Dyslexia International

Organisation: 
Dyslexia International
Amount: 
USD 140,000
Purpose: 

To develop a “virtual” international campus
to disseminate information about dyslexia.
Dyslexia International, based in Brussels,
has a two-year plan to develop courses for
teachers and educational policy makers in
the six UNESCO languages and to produce
materials in print and on CD-ROM for
countries with limited internet access.
The courses aim to make dyslexia and
interventions to address it available to
teachers worldwide.

Programme: 
Learning Differences
Sub-programme: 
Learning Differences
Country: 
Belgium
Year Awarded: 
2011
Start Date: 
01-Apr-11
End Date: 
31-Mar-13
Duration: 
24 months
Grant Number: 
OCAY-11-172

Dyslexia International’s e-campus provides teacher preparation materials in six UNESCO languages

 

Most countries have legislation concerning obligatory and free primary school education, but provisions for children who struggle with reading and writing are scant. If policies exist, they are often not put into practice even when ratified by national officials.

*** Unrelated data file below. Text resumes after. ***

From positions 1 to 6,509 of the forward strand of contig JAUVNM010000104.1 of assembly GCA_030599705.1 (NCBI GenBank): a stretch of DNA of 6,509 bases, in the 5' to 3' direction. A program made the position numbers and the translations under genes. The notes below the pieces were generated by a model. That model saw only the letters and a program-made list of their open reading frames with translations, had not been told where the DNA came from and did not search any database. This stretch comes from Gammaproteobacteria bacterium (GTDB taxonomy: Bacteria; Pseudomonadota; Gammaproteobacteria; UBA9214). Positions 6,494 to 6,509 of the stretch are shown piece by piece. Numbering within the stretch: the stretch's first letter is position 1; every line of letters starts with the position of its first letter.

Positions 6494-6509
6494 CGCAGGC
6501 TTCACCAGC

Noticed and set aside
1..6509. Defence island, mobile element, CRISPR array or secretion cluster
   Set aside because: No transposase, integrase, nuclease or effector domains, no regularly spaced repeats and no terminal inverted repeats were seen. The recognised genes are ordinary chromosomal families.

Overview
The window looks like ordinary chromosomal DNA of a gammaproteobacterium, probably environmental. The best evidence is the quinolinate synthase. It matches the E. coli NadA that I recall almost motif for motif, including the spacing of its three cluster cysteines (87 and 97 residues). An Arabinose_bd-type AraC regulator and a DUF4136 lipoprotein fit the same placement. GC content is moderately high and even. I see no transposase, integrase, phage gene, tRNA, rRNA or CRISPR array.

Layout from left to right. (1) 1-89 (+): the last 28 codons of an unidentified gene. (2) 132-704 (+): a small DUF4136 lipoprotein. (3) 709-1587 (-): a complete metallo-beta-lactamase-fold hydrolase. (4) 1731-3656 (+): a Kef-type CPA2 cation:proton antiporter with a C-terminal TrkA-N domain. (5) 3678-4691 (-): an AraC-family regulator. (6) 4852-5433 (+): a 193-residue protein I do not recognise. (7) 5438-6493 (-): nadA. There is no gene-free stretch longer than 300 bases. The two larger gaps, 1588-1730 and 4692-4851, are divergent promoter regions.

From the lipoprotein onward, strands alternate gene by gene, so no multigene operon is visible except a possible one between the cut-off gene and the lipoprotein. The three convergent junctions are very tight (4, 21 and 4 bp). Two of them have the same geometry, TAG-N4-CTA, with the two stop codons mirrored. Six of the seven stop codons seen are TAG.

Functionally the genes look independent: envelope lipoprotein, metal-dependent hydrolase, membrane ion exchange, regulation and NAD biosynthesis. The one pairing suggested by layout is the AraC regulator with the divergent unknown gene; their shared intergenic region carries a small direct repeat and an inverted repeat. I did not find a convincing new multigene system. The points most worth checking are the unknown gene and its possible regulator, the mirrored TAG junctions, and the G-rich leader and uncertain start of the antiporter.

Based in Brussels, Belgium, Dyslexia International is addressing this need by establishing an e-Campus to provide teachers with access to research on: dyslexia and brain functioning; evidence-based practices for supporting learners; and a means of connecting to a professional learning community. The e-Campus is designed to serve two main user groups: 1) education authorities and policy makers, who can use the portal to share information on national training resources, statistics and the latest scientific research; and 2) teachers and trainers, who can access free courses and materials.

 

All users have access to: a “virtual” lecture hall, where they can find a range of training courses and presentations and news of Dyslexia International’s online conferences; a library for publications; a film and software library; a laboratory; a press room; and a test centre. In addition, all materials are available on disc or hard copy to accommodate those regions without reliable broadband internet access. Arabic, Chinese, French, Russian and Spanish “departments” will also be developed by education experts in literacy and learning difficulties. Other amenities will be offered as the e-Campus develops in pace with new technologies.

 

From our Annual Report 2011, page 74

 


Other grants to this organisation: